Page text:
The yet-to-be published Bob Woodward book, Obama's Wars, has lots of insider details about the rancorous debate among administration officials as they tried to decide on a new strategy for Afghanistan.
One question that comes up with every Woodward book is why administration officials talk to him since his books do not always show White House officials in a flattering light. Defense Secretary Robert Gates offered his defense – Woodward was not asking anything new.
It's an interesting tap dance for Gates. He has condemned the website Wikileaks for posting classified documents, but Woodward books often reveal a lot of classified information. Gates wouldn't comment on that when asked Thursday.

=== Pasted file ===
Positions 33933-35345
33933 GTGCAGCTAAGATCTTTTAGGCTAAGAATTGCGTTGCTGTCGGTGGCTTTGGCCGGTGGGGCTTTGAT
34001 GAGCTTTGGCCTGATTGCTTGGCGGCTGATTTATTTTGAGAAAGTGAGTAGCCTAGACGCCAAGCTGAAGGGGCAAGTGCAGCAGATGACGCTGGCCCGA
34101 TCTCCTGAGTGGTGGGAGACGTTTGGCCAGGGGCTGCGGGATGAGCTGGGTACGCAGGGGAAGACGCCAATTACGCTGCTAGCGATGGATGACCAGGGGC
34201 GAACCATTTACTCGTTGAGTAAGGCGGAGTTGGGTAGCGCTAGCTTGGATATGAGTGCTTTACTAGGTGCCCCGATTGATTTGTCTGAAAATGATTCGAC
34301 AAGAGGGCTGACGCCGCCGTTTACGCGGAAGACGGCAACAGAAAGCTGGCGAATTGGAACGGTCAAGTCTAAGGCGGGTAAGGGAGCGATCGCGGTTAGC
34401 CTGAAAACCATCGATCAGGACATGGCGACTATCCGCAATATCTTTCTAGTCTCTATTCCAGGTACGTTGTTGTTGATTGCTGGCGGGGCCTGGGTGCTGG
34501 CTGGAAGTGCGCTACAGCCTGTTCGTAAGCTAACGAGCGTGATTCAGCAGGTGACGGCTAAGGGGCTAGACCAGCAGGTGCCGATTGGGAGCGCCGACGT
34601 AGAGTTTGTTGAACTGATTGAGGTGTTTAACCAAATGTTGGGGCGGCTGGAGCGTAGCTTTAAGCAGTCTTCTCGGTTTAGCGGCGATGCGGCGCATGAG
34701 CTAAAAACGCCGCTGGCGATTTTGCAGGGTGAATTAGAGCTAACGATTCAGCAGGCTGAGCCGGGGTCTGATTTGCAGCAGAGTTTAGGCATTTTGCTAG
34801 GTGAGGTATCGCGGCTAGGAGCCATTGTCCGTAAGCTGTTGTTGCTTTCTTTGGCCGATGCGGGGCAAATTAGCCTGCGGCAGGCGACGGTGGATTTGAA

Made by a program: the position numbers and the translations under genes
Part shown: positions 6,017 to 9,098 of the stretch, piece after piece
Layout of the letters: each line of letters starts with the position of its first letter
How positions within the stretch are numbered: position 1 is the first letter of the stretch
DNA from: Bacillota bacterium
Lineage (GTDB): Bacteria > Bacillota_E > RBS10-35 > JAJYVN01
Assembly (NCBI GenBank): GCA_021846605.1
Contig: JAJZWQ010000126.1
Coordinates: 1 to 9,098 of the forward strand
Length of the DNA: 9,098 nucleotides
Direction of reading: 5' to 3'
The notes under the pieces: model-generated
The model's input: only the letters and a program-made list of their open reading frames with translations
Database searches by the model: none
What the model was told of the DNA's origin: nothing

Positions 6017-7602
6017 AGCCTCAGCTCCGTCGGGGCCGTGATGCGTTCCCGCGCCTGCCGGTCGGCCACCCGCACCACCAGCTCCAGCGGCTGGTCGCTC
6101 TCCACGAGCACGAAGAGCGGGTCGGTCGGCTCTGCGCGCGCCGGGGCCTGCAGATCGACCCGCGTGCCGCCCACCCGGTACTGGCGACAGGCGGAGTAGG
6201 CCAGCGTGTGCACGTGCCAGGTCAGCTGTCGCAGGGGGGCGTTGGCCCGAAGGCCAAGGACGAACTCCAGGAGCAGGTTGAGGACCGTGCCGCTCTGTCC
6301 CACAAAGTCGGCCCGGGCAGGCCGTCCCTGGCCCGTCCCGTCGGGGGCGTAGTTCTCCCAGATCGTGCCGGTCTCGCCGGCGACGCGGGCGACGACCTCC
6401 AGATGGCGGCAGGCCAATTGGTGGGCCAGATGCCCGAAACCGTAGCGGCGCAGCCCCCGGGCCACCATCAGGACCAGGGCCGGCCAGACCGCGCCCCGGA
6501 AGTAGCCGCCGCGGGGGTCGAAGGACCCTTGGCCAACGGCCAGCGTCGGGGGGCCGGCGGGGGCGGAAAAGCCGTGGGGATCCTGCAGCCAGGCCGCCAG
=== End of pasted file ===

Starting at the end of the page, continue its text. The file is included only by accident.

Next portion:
Also, Gates supported the president's decision to fire General McChrystal after comments by his aides about administration officials were published in a Rolling Stone article. There are equally caustic remarks about administration officials in the Woodward book.
Asked by CNN Pentagon correspondent Chris Lawrence why Gates talked to Woodward, he said he was the last one to do so and the questions were about general policy matters. He got the questions in advance.
"I think that he had some specific questions about overall issues and about the strategy. We didn't get into any specifics about issues or anything like that," Gates said. "I had his questions in advance, and they were, sort of, at the 40,000-foot level, about tone and atmosphere and the role of the president in this process. These were issues I'd spoken to publicly and so I felt comfortable responding."
Being last is not a new thing for the defense secretary. Gates said for the last book, the author interviewed him at the end of the line as well, "to the point where the book was already in galleys at that point," Gates observed.